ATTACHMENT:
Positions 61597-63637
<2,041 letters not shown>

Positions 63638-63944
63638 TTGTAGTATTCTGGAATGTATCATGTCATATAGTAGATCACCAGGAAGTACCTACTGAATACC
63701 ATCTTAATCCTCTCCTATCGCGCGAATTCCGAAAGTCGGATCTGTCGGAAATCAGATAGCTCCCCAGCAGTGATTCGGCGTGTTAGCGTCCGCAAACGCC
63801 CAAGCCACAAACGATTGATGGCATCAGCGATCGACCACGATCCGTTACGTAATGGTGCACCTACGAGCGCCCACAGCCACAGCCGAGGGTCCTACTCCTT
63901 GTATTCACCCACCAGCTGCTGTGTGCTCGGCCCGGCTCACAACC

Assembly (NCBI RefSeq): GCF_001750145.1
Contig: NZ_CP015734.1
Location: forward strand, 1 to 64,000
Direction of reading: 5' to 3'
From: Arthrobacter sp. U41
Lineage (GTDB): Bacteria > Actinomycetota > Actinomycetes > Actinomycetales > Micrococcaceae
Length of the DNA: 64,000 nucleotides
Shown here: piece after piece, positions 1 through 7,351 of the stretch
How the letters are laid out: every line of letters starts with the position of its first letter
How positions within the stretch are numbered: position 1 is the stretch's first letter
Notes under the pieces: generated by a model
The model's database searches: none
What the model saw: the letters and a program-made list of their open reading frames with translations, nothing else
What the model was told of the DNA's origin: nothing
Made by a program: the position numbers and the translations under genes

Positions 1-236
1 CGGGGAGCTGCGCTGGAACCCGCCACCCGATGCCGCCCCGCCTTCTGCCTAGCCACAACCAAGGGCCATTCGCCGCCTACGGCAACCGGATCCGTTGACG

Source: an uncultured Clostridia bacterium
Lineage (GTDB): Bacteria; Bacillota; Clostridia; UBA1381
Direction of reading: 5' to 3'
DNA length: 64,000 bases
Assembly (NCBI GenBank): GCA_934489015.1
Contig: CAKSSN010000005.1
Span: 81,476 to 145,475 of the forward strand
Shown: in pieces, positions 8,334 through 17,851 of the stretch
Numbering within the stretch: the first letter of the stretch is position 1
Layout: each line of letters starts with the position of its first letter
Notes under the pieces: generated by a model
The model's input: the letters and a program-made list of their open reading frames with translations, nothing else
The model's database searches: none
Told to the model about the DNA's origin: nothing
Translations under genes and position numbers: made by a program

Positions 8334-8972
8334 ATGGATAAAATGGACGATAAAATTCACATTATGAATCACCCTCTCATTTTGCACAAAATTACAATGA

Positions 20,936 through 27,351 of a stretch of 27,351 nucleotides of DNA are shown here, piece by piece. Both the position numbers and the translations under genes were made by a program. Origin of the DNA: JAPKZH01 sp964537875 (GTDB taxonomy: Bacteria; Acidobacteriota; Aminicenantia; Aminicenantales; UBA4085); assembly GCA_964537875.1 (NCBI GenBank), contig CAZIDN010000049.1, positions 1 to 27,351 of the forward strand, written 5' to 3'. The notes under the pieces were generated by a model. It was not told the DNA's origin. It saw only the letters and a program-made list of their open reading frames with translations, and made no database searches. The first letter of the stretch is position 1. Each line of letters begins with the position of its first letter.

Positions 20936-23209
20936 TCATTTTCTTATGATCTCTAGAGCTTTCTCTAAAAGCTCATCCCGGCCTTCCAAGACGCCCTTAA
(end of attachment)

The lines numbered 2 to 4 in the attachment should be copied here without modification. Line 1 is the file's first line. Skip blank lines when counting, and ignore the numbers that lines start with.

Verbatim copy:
<2,041 letters not shown>

Positions 63638-63944
63638 TTGTAGTATTCTGGAATGTATCATGTCATATAGTAGATCACCAGGAAGTACCTACTGAATACC